The world’s largest hydrogen producer Air Products has signed a deal with power generator VPI to accelerate development of a large-scale, low-carbon hydrogen production facility in Immingham, UK.
Signed today (6th July), the agreement will see development of the 800 MW (megawatt) facility at the Humber Hydrogen Hub (H3) to help decarbonise VPI’s power production centre located in the Humber, an industrial cluster that produces the highest levels of industrial CO2 emissions in the UK.
Used as a substitute fuel for VPI’s existing third gas turbine power train, the low-carbon hydrogen will be twinned with the use of post-combustion capture technology on trains one and two at VPI Immingham.
By combining decarbonisation technologies, H3 could help reduce two-thirds of the emissions from its Immingham industrial site and capture up to two million tonnes of CO2 per year.
Commenting on the partnership, Dr. Samir J. Serhan, COO, Air Products, said, “Having a partner who is committed to decarbonising their existing power production operations through the use of low-carbon hydrogen provides the secure hydrogen offtake that makes this an excellent opportunity for us to support them and the UK Government’s broader sustainability targets.”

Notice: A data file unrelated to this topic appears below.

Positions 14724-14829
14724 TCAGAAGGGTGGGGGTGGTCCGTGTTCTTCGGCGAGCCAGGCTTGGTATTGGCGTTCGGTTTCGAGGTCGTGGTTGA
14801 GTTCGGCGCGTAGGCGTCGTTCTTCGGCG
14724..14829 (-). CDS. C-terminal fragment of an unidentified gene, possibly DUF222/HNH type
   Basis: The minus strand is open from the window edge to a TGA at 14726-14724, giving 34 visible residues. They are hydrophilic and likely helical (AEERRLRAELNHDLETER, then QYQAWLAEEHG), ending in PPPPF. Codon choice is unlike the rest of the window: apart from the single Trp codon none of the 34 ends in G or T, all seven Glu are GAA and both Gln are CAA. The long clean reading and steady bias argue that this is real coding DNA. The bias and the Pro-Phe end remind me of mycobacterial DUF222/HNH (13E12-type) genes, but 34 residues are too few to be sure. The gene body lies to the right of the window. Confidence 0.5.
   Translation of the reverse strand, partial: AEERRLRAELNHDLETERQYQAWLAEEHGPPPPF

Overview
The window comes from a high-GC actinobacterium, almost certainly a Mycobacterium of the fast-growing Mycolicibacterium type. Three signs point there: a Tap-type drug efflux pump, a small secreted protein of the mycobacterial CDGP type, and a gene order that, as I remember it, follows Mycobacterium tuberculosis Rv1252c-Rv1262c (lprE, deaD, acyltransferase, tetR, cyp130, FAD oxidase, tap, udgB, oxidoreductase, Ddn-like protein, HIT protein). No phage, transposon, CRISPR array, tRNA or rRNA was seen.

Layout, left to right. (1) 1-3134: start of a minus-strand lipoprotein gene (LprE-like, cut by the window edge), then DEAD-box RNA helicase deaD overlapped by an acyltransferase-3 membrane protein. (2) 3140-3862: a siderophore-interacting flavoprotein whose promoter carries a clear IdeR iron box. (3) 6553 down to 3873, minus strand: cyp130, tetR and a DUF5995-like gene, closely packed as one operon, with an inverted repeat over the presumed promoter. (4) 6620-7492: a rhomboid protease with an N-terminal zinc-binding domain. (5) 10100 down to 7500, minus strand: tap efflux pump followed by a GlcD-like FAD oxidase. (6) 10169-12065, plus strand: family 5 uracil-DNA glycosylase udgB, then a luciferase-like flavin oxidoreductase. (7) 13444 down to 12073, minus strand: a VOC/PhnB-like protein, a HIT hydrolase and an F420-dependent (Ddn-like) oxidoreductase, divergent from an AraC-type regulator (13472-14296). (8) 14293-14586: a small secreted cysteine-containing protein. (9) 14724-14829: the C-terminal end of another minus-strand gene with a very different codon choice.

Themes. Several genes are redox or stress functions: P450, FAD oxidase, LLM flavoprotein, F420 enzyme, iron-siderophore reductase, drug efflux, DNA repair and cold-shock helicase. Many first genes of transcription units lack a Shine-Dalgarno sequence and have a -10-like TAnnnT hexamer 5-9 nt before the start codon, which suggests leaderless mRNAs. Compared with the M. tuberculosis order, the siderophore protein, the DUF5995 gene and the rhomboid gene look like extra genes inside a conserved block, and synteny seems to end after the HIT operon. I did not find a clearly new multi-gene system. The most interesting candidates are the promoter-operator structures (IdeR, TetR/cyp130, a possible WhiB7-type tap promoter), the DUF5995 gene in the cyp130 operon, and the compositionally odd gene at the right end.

To reach the UK Government’s target of realising 10 GW (gigawatts) of low-carbon hydrogen production by 2030, an application was submitted by the H3 project for ‘Strand 1’ funding as part of the Net Zero Hydrogen Fund (NZHF) – an initiative undertaken by UK Research and Innovation (UKRI) to scale up hydrogen production.
Scaling up has been a long-term target for the Humber Zero project since being developed over two years ago, according to Jonathan Briggs, Project Director, VPI, who added that a low-carbon hydrogen solution for VPI’s third train was a ‘critically important’ part of its mission to decarbonise Immingham.
“VPI is investing heavily in the energy transition and supporting the creation of a hydrogen economy in the UK as part of the overall drive towards achieving net zero in the coming decades,” he concluded.